So the question for banks in this new environment would be how do we now issue cards to customers? Do they have to come into the branch for us to configure their phone? Given how easy it is to upload iTunes credit, this would be a huge competitive disadvantage, so the compliance procedures applied to the current physical process of card issuance become a millstone around the bank’s neck and result in rapid disintermediation. Within the space of 3-5 years, banks no longer have a credit card business. Sure, they might eek out a small business settling payments between Apple’s iTunes store and the bank, but compared with the size of the card business today this would be miniscule.

Challenges Ahead for Banks

What about if a customer could download a new “credit card” from the iTunes’ App store, or from Google’s Marketplace? Well how would you qualify for the card as a customer, are there different card apps for each bank, what is the onboarding and risk assessment process?

Don’t be tempted to think that the protection of existing payments networks or a bank license will protect your existing business from such innovation. If Apple does launch their NFC phone and announces collaboration through Visa and Mastercard’s payment network, do you honestly think with millions of iPhone 5’s going out the door that the regulator is going to call a halt to payments from a phone?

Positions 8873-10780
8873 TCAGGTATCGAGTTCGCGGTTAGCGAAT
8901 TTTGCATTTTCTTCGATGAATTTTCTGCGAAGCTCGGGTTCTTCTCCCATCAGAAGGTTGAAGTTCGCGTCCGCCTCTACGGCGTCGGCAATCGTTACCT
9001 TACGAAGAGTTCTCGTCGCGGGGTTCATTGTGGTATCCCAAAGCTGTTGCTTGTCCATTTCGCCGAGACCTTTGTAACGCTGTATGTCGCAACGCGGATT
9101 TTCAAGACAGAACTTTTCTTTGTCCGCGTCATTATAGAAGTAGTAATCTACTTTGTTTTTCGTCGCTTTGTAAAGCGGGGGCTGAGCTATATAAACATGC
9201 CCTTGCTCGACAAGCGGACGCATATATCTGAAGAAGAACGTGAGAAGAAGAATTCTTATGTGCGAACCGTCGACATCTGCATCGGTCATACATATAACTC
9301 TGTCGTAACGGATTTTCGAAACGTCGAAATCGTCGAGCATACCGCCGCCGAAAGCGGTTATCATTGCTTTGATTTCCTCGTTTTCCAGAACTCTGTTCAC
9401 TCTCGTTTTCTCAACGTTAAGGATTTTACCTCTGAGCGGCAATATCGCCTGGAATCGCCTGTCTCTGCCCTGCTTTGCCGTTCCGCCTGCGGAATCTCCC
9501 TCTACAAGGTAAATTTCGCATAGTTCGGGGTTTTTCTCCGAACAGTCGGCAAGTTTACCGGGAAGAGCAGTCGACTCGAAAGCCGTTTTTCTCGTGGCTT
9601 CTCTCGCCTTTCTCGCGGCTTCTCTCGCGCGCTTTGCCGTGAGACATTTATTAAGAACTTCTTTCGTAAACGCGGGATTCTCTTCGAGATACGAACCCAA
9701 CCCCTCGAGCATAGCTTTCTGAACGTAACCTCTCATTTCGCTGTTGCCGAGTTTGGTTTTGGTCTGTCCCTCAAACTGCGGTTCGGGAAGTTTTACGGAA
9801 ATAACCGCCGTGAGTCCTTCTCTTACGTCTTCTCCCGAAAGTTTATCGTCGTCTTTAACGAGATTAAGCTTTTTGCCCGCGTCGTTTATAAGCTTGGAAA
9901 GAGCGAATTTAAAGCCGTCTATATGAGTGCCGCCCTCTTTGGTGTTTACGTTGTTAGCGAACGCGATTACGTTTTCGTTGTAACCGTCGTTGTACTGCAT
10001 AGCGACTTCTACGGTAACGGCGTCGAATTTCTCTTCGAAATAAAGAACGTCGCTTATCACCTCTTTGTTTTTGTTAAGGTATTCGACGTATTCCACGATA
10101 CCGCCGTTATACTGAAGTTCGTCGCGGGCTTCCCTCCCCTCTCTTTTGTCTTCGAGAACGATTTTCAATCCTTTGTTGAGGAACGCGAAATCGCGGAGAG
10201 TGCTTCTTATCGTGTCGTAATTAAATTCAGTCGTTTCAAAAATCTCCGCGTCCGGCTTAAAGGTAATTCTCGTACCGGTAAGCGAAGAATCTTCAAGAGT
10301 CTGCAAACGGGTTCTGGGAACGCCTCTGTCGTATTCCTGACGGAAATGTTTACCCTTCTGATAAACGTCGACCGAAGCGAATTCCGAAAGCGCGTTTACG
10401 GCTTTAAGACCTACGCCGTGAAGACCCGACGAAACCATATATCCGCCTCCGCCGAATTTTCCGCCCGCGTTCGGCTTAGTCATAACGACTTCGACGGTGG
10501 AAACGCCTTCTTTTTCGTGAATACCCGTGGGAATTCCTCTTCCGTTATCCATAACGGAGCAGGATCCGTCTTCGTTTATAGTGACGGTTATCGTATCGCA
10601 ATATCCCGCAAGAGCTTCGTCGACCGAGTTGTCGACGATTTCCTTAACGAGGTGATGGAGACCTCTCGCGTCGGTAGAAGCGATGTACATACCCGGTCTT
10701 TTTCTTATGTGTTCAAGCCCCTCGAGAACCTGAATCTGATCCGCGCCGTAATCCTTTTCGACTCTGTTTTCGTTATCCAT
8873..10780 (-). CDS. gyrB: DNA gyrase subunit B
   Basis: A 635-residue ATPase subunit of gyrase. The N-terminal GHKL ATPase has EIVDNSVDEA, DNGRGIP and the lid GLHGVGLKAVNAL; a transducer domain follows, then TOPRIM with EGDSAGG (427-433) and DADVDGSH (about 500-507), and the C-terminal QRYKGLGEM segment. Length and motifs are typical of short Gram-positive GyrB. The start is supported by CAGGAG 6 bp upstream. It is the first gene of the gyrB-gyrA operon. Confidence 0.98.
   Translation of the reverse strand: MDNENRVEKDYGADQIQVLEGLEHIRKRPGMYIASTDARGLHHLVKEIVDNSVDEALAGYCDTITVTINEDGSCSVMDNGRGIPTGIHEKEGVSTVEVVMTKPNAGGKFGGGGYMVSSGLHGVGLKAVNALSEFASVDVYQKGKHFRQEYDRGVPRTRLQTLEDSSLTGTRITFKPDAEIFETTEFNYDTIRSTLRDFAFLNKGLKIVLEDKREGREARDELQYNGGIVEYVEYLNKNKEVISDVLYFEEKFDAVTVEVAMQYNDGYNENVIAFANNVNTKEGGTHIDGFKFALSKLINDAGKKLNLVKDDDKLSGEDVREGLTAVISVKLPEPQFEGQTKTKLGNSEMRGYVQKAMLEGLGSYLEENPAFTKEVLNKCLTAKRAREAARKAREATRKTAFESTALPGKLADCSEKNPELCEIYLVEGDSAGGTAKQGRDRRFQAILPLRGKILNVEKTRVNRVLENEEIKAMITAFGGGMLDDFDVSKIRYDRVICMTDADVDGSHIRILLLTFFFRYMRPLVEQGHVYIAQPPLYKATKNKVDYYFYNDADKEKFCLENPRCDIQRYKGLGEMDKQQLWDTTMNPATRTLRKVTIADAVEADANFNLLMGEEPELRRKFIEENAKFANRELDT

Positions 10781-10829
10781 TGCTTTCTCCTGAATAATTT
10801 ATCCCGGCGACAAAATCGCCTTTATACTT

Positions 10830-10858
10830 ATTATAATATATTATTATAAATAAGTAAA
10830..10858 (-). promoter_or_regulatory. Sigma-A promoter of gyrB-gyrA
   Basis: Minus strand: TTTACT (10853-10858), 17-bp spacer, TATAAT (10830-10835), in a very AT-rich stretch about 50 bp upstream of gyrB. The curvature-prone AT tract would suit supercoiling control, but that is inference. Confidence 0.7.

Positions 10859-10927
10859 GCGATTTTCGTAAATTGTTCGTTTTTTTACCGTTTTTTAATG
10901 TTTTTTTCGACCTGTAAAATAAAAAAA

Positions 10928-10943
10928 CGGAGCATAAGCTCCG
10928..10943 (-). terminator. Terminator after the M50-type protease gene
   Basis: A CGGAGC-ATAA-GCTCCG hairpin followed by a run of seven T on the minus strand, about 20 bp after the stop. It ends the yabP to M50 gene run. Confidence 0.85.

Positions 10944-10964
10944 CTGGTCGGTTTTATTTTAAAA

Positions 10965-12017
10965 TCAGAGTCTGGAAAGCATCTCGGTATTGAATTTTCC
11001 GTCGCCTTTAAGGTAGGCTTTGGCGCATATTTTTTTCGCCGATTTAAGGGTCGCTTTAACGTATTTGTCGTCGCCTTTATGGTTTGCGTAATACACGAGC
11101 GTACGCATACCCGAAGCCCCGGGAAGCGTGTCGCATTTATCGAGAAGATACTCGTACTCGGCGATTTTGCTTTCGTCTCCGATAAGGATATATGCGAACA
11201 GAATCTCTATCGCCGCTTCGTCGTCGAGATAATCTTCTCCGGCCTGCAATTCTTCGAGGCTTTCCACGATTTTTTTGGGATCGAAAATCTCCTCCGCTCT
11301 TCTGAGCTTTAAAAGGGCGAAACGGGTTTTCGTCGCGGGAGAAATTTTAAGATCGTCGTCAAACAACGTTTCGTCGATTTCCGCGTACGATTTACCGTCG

Seriously, if you are a bank, it’s likely that in just 8-9 months you’ll be faced with competition from non-banks who can do the whole NFC-enabled phone payments thing much faster, easier and more compelling than you ever could by issuing a plastic debit or credit card. And guess what?

If you’re the CEO of a bank, you probably don’t even have someone appointed to work on mobile credit card onboarding yet, so what’s the likelihood you’ll be ready to compete?

Let’s try plan B – let’s go to the regulators and see if we can stop mobile phone payments as a mechanism shall we?

Coffee Shops as an economic indicator for innovation

In Technology Innovation on October 15, 2010 at 07:54